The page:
The project maintains:
- A Current version where most of the development occurs.
- An Active LTS (Long-Term Support) version that does not add new features but gets bug fixes.
- One or more Maintenance LTS versions that receive only critical bug fixes.
Below is the LTS schedule on the LoopBack versions:
|Framework||Status||Published||Active LTS Start||Maintenance LTS Start||EOL|
|LoopBack 4||Current||Oct 2018||–||–||Apr 2024 (minimum)|
|LoopBack 3||End-of-Life||Dec 2016||Oct 2018||Dec 2019||Dec 2020 (*)|
|LoopBack 2||End-of-Life||Jul 2014||Dec 2016||Oct 2018||Apr 2019|
A major LoopBack version (for example, 3.x) enters Active LTS when the next major version is released (for example, 4.0) and stays in Active LTS mode for at least six months.
Once a release enters LTS, no new features may be added to that release. Changes are limited to:
Relevant documentation updates;
Certain performance improvements where the risk of breaking existing applications is minimal;
Changes that introduce large amount of code churn where the risk of breaking existing applications is low and where the change in question may significantly ease the ability to backport future changes due to the reduction in diff noise. Semver-minor changes are only permitted if required for bug fixes. Semver-major changes are only permitted if required for critical security and bug fixes.
Support for new major Node.js versions may be added if the required changes have a low risk of breaking existing applications.
When a new major version (for example, 4.0) is released, the oldest Active LTS version (for example, 2.x) enters Maintenance LTS mode, where it will stay for as long as the Node.js LTS versions available at release time are maintained by the Node.js project.
Once a release moves into Maintenance LTS mode, only critical bugs, critical security fixes, and documentation updates will be permitted.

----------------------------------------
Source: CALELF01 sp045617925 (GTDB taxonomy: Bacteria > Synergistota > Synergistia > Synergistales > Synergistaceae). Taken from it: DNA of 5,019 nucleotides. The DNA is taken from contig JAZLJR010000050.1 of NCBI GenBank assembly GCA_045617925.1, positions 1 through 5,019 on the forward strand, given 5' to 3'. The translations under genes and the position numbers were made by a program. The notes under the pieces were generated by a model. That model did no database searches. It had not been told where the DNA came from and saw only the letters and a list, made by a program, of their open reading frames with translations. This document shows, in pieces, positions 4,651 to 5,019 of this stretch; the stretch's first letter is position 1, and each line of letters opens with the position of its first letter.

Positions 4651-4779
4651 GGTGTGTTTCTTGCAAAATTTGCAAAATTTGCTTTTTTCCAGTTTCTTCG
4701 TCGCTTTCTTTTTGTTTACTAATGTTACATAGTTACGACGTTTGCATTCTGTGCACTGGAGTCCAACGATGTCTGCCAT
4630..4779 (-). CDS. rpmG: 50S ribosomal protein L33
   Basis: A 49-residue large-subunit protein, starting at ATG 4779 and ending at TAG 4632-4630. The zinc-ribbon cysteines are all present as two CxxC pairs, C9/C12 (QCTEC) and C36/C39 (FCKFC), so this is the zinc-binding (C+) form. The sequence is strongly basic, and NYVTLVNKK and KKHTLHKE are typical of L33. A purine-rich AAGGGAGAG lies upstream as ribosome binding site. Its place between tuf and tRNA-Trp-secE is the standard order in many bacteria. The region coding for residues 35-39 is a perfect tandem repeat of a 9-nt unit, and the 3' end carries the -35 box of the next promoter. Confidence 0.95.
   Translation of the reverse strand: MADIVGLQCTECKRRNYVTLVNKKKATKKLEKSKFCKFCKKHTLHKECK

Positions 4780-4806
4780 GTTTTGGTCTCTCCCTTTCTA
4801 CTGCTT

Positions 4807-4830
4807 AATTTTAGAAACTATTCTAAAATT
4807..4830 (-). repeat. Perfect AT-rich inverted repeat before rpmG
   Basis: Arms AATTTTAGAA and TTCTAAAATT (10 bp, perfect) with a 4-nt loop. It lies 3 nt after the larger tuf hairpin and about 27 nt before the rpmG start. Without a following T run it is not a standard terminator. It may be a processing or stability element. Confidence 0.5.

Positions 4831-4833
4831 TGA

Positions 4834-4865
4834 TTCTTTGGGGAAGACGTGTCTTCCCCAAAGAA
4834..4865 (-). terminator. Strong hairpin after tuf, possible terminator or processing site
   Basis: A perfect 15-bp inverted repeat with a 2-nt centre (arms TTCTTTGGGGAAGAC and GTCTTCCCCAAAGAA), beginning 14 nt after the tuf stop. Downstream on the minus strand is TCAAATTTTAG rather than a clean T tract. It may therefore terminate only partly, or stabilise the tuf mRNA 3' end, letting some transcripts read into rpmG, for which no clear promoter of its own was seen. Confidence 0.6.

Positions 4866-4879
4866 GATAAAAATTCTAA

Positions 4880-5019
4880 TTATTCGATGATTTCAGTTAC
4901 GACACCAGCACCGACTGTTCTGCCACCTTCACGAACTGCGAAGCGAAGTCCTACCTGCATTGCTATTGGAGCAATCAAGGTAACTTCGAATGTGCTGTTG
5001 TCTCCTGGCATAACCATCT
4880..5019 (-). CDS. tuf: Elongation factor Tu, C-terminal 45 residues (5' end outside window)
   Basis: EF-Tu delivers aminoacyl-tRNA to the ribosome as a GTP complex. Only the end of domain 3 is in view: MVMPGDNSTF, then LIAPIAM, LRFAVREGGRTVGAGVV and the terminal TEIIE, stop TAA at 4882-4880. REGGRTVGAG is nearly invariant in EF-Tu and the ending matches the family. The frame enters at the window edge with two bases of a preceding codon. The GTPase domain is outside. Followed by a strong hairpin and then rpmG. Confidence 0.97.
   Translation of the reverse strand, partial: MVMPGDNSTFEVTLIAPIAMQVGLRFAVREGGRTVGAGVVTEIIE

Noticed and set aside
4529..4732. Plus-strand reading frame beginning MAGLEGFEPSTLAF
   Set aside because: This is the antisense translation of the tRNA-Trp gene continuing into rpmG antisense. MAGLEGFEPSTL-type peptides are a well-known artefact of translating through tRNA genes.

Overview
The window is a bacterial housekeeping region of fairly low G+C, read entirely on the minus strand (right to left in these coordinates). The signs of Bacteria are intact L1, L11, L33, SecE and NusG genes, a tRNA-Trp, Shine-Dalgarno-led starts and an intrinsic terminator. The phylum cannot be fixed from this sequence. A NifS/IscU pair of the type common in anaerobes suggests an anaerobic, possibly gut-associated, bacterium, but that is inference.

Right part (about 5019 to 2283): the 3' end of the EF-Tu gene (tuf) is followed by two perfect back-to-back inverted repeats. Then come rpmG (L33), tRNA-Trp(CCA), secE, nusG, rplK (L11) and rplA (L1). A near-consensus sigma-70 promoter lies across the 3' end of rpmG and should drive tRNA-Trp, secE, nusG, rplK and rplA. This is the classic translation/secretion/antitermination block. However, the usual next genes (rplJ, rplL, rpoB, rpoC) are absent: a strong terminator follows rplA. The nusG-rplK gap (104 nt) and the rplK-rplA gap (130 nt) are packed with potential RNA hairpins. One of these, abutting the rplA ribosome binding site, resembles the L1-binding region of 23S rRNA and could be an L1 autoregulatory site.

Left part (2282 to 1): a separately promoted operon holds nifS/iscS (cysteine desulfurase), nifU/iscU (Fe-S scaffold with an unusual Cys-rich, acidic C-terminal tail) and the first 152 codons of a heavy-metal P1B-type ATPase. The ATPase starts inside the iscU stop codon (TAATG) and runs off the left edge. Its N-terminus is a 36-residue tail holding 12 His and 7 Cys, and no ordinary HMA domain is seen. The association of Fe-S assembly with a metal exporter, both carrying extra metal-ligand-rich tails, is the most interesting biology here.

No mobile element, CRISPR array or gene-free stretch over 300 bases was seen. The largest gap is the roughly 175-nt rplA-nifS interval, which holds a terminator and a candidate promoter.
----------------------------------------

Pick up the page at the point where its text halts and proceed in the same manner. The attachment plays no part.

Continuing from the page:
Specifically, adding support for new major Node.js versions is not permitted.
Information for LoopBack 3 users
LoopBack version 3 reached end of life at the end of 2020. We understand some users might still be using LoopBack 3 and have questions about the implications of running LoopBack 3 in production.
Security vulnerabilities: Critical security fixes will be applied as needed by IBM API Connect
New features: No features will be accepted.
Bugs: We are not going to actively fix any bugs reported by the community users. For critical bugs, maintainers will review and assess the risks of community-submitted PRs. If you’re planning to submit a fix, it’s the best to open a GitHub issue to discuss with the maintainers before proceeding.
Please note that the December 2020 end-of-life date is applicable to community support. If you are using LoopBack as part of the IBM API Connect v5 or v2018 product, check with the product announcement for its end-of-support schedule.
We strongly encourage all our users to stop using LB3 as soon as they can.
What should I do if I’m still using LoopBack 3?
If you already have LoopBack 3 applications running in production, it is highly recommended for you to review the Understanding the differences between LoopBack 3 and LoopBack 4 page as mentioned in one of our older blog posts. There is also the migration guide helping you to migrate your LoopBack 3 applications incrementally.
What if I cannot migrate to LoopBack 4 any time soon?
Your LoopBack 3 applications will continue to work even after LoopBack 3
reaches end of life. There will be very minimal, if any, changes going into
the codebase. In the case of addressing security vulnerabilities, you might
need to fork the corresponding GitHub repos and apply security fixes. See
for the list of Node.js packages reaching end-of-life along with
The biggest risk of running on LB3 lies in security vulnerabilities that may be discovered in the future, as they are unlikely to be fixed. LB3 is also depending on old versions of many packages, so even when a dependency fixes a vulnerability in the latest version, it would require a lot of effort to upgrade LB3 to that new version. Such upgrade is likely to introduce breaking changes for LoopBack consumers, which makes it even more tricky.